9. petrushka
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    says:

    Regardless, I certainly agree that there is a biological, evolutionary basis for morality and that one can see it in other animals.

    That seems to sum up all that is evil about materialism as seen from the perspective of a creationist.

  10. Aardvark Aardvark
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    says:

    First I’d like to explicitly say thank you to Petrushka for creating the neologism and allowing me to use the idea to write the essay.

    Neil Rickert:I’d say that what Kanzi did is an example of moral behavior.

    Of course, its an anecdote, and anecdotal evidence is weak evidence.

    Yes, that is a weakness. And the (long overdue) movement to get great apes some kind of protected status will no doubt make experiments like this one rarer, limiting data acquisition. Even as I hope for rights for apes I lament that we are limiting our ability to learn from them.

    I suspect that you would find the equivalent of moral behavior in other highly social mammals, such as prairie dogs or naked mole rats.I wonder if that has ever been studied.

    I think the most powerful parts of this particular anecdote are the moral-by-proxy nature of what happened, projection into the future, and delay of gratification. I don’t think those are possible without a strong ability to abstract. While other animal studies can only add to understanding how a (Petrushkian) morality evolved in mammals this ability to abstract is probably limited to the level of intelligence that the chimps have. But I would love to know if we can find it in other animals like elephants, dolphins, crows. Are the social rodents just as intelligent as those three?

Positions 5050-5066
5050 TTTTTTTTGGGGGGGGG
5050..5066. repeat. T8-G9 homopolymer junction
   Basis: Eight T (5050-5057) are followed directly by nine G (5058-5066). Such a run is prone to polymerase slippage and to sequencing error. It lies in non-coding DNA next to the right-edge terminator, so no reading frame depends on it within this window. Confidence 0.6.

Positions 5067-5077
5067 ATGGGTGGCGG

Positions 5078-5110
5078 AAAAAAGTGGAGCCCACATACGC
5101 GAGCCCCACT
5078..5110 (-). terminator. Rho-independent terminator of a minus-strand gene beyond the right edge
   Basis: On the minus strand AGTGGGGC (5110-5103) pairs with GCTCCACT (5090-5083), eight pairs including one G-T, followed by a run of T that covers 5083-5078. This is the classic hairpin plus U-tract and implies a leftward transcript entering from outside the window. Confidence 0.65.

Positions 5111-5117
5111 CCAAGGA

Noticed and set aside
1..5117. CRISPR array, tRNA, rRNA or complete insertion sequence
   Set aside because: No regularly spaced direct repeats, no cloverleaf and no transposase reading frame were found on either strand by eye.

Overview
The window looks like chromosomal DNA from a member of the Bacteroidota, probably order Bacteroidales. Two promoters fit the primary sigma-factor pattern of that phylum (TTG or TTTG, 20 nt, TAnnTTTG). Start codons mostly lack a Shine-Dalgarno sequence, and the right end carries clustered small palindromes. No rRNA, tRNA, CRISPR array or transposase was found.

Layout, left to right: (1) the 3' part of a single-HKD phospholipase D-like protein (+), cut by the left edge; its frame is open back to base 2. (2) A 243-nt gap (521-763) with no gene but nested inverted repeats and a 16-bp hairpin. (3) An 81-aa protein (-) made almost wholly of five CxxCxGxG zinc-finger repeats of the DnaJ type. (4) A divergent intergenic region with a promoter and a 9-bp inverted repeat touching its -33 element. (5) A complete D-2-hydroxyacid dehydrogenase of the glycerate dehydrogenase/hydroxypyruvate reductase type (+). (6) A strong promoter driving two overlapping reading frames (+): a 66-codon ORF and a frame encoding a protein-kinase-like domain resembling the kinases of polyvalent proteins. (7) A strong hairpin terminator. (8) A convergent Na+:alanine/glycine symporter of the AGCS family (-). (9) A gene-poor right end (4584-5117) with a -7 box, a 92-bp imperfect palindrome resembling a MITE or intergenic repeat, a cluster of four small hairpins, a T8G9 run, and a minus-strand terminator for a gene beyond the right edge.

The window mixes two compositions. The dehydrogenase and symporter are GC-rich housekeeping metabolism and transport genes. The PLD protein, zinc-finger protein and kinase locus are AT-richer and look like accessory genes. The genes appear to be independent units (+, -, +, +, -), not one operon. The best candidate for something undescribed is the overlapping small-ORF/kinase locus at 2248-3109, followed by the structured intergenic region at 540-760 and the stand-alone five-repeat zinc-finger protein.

The limiting factor is most probably communication. We can actually talk, really talk to the chimps. And even though their inadequate vocal apparatus prevents them from ever vocalizing the same way humans do they are talking back. That makes all the rest possible.

    petrushka:I wouldn’t use the word antecedent. It gives creationists an opening an opportunity to carp about descent.

    I don’t understand what you mean. Don’t the creo’s do that anyway? Will you explain? I am not wedded to the title but I also don’t really have an alternative. Suggestions? I will readily admit to a certain impishness. I so wanted to see Gregory choke when he read me claiming morality EVOLVED.

    I also think that moraling does not require conscious intent. It is simply behavior with regard to consequences for other individuals. It’s generally discussed as altruism, but aardvark has raised the issue of social enforcement of rules.

    Yes. Much like Lizzie’s point that if intelligence is something that can do design (as the IDC’ers claim) then evolution is intelligent. What matters is the outcome not the intent. Morality is an outcome; it is what happens when animals engage in behavior that is cognizant of others. The intent to be moral is just isn’t there.

    My own example dealt with cats (and dogs) inhibiting their killing behavior when fighting with members of their own species. I think the point we are making is that such rules have utility for the species.

    I don’t want to disagree with your chosen understanding of your example but I would like to add to it. There are very many feral cat fights in my neighborhood. I hear them frequently. I wonder if another possibility for cats not engaging in completely lethal combat has some basis in conservation of effort. A killing combat would require both cats to remain on the field to the point of incapacity to depart it by the loser. Once a victor is known that is not likely and the chase may be more enervating than it is worth to complete the act. I know this is askew from your example but I wanted to toss it out there.

    BruceS:There is the issue of whether moral behavior has to have a conscious motive to be considered truly moral.Since many of our day-to-day moral decisions do not seem to be, one could argue that morality does not require conscious motive, and hence applies to animals. Churchland covers that too if memory serves.